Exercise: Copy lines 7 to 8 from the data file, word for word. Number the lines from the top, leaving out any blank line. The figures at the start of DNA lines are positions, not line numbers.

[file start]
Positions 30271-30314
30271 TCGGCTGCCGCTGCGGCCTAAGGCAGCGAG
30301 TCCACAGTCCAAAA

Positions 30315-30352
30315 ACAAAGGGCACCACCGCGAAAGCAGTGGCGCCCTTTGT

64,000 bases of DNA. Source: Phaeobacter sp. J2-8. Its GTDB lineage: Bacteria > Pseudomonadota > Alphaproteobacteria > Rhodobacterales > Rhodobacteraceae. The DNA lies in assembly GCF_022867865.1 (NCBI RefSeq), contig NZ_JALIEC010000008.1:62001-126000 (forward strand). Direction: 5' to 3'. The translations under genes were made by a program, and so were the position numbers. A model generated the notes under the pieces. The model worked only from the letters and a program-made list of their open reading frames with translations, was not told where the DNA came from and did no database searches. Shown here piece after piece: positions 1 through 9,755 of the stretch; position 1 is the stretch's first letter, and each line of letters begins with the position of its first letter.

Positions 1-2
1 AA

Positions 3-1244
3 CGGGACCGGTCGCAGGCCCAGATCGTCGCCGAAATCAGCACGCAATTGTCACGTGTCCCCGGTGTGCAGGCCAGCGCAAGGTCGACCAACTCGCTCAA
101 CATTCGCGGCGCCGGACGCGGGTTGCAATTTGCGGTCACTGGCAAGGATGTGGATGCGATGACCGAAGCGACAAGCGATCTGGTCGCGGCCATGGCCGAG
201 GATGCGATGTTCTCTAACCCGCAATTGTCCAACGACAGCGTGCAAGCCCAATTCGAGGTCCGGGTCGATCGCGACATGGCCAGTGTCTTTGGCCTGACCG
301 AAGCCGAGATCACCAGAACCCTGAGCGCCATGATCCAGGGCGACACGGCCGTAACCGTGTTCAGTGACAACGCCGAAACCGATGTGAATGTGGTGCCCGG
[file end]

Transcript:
Positions 1-2
1 AA